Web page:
Right after the track Take Five (arguably the most famous one, covered by many artists, including a bad take by Al Jarreau), they have Three to Get Ready. I'm feeling poignant - Brubeck, Desmond, and Morello have passed away. Bless 'em all.

Wednesday, December 05, 2012

He's such a pig, but...

Hey! Back from a long traveling, I was struck by this news about a regent in Garut, West Java. He married a young woman only to divorce her four days later via an sms. Because he found out - or he thought - she was not a virgin. What a prick, this regent.

Apparently this has made into the headlines, invited public anger, and become topic du jour. Even the president who usually shies away from important issues, comments. Some activists made a petition calling for impeachment of the naughty public official. Underage, illegal marriage, said them.

I asked some friends who know laws and regulations. I was told that the minimum legal age for women in Indonesia is 17 years old. If this is true, than it is not an underage marriage - according to the news, the poor lady was 18 when she married him.

Some accused the bastard of committing a child trafficking - they said there was some money involved in making sure the marriage happen. Again I asked around. I haven't found a clear answer. But isn't trafficking a two-side transaction? If the regent was really buying her out, I would think the "seller" deserved punishment, too (even more). That's her parents.

So what I'm saying is, as much as I hate this guy, it seems that the legal case against him is weak. I just hope the poor woman sues him for, say, defamation or something like that. (I read his derogatory comment equalling his ex-wife to some merchandise that you could return when "the spec isn't right". My goodness!).

Tuesday, December 04, 2012

On wage increase

This never-ending tug-of-war between businesses and workers has been so frustrating. After the government bowed down to two demands (wage raise, ban on outsourcing), the workers asked for social protection - for free.

Now the business association pleads to the government to postpone the raise.

The recent minimum wage raises have been indeed dramatic. Jakarta, for example, set an increase of about 45%, Bogor 60%, and Bekasi 30%.

It's the workers' right to ask for pay increase, obviously. But we should understand that there's always two sides of a transaction. While the increase in wage benefits the existing workers, it suppresses the incentive for business to employ more workers (in fact, it creates incentive to lay off some of the existing workers) - so it is bad for those who are still looking for jobs. This especially hurts the SMEs whose labor costs can add up to 25% of total production costs (compared to less than 10% in the case of bigger firms).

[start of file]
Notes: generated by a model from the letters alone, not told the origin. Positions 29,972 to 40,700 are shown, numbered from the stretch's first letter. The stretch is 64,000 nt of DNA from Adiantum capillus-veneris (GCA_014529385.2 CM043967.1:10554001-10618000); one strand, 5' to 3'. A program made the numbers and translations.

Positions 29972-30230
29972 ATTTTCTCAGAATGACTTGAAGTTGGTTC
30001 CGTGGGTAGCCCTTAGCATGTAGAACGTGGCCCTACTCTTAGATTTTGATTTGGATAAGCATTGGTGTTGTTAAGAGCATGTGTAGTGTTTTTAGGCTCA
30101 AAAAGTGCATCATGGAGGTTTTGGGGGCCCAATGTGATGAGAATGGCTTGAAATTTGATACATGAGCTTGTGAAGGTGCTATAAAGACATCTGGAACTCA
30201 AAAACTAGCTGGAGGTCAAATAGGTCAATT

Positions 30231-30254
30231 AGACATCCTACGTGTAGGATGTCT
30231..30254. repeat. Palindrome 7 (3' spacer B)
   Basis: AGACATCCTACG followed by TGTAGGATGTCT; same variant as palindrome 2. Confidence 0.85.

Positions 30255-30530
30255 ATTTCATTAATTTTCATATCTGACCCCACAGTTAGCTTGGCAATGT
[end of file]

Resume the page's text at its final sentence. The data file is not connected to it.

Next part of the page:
Yes, we are still competitive in terms of labor wage, compared to countries like China, Philippines, or Thailand. But I'm not sure if the minimum wage keeps increasing in the order like those in the past weeks. Also, it's not just a matter of wage component. Presumably other labor-related costs will increase, for example severance payment (whose formula is a function of wage level). In the end, firms might shift the burden onto the product price. And hence creates inflationary pressure.

I'm not against wage increase (as a worker myself, I love a pay increase!). But as any econ-101 book tells us, wage should be a reflection of productivity. In the case of Indonesia, however, an increase in unit labor costs of 8% has induced a decline in export growth rates of 1.6 percentage points (World Bank 2012). Which means the wage bill has increased faster than productivity. OECD (2008) also calculates that since 2002 real minimum wage in Indonesia has been hovering above labor productivity. In fact if one takes the ratio of minimum wage to median wage, Indonesia has ratio higher even compared to the OECD countries.

I don't really understand why the government has been so lenient to these demands. Once in 2006 they attempted to revise the labor law but then backed-off following a big protest. And silent since then. I thought they were still fighting hard to cut down the unemployment rate. Maybe not so seriously.

Saturday, December 01, 2012